The place was packed with new wave hipsters. You could feel the electricity. The New York club scene was really happening in the early '80s. After a long wait, the stage lights came on and the most normal band in the world came walking out. They looked like they had just finished working on their cars. There wasn't one single trendy thing about them. These days it's hard to believe how unusual that was but back then it was astounding. Lou kicked off the first song and they were off and running. And run they did.
I couldn't believe what I was seeing and hearing. It was a revelation. They played country, blues, rockabilly, swing, garage rock, girl group stuff, surf instrumentals, you name it. And they were smiling! They were (dare I say it?) being themselves.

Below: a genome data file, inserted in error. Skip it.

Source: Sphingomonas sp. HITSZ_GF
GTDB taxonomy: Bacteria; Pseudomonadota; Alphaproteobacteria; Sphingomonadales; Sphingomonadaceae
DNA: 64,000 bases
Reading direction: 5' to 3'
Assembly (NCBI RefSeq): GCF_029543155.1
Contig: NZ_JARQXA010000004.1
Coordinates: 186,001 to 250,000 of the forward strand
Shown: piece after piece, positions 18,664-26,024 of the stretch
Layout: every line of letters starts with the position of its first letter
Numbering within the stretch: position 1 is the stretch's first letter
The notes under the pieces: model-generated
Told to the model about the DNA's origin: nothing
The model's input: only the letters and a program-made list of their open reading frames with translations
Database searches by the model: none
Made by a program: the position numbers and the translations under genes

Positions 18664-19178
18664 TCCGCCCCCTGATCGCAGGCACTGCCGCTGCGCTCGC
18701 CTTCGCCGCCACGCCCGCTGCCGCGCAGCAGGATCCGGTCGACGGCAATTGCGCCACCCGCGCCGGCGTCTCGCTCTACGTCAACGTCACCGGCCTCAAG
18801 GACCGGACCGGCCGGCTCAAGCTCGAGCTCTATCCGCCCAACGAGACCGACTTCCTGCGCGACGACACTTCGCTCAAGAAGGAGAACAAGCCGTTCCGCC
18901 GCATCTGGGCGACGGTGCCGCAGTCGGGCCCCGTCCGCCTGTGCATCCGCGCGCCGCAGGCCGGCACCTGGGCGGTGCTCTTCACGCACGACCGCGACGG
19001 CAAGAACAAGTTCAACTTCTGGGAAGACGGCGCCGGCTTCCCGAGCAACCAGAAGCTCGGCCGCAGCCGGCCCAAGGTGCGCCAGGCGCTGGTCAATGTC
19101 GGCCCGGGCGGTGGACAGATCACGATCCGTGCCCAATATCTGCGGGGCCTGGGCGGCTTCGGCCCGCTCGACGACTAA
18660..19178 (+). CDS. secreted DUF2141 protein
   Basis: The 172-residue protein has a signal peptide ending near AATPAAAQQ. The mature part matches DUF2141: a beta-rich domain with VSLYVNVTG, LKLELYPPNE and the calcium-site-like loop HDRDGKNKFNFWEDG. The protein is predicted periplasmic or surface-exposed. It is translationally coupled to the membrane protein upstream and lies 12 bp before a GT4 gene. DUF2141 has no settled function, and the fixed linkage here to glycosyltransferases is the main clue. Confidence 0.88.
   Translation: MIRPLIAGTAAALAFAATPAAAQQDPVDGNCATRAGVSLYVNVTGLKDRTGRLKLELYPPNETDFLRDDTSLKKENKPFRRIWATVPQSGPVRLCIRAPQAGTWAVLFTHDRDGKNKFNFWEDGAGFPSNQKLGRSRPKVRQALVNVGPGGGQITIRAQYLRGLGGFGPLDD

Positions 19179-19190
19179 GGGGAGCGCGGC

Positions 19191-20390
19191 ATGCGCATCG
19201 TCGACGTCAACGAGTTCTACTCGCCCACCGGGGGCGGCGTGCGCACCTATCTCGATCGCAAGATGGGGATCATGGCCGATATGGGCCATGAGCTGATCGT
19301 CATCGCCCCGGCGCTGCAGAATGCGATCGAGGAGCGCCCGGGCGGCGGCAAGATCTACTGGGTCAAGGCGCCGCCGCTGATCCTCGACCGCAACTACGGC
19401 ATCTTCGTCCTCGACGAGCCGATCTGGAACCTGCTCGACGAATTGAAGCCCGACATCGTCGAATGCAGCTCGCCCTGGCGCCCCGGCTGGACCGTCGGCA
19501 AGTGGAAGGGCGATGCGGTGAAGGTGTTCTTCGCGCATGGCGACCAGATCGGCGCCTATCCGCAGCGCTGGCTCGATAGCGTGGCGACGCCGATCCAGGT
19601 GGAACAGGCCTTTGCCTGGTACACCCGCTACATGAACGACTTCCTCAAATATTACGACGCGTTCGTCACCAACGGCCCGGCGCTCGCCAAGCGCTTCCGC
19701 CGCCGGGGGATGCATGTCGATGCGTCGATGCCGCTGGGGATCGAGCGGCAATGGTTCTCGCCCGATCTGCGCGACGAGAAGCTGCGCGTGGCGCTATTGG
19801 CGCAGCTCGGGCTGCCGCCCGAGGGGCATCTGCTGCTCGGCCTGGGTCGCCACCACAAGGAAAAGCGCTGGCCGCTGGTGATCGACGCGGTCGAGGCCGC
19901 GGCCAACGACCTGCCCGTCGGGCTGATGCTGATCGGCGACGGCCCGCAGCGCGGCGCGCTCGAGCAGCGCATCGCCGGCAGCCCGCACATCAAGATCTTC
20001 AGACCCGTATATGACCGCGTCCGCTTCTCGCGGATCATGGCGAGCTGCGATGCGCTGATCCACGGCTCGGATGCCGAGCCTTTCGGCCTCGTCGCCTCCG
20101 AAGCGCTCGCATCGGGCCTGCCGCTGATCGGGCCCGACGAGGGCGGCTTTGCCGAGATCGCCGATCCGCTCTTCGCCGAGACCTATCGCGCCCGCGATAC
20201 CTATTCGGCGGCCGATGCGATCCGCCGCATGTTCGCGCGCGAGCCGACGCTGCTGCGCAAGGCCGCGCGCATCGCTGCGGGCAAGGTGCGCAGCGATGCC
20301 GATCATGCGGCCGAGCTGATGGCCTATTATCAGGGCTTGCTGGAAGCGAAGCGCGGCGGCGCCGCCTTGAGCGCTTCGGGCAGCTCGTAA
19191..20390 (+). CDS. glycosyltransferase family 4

When I found Lou and introduced myself he shook my hand, looked me in the eye, and said, "Subaru, right?" It took me aback until I realized he was talking about the car transmission on the record sleeve. "Yep," I replied. "I knew it!" he said, and laughed out loud. I told him how much I loved their show and began rattling off my favorite moments until he stopped me and asked if I was a musician. "Actually, I'm more of a songwriter." "Really?" he said. "Send us a tape. We need songs. We're too lazy to write our own. Right, Donnie?" I looked behind him and D. Clinton Thompson nodded in the affirmative. Just as I was leaving Lou handed me a piece of paper with his address scribbled on it: "I'm serious. Send us your stuff." Wow. I had no trouble staying awake on my drive back down the turnpike that night. The next day I put together a cassette of song demos and mailed it to the address in Springfield, MO.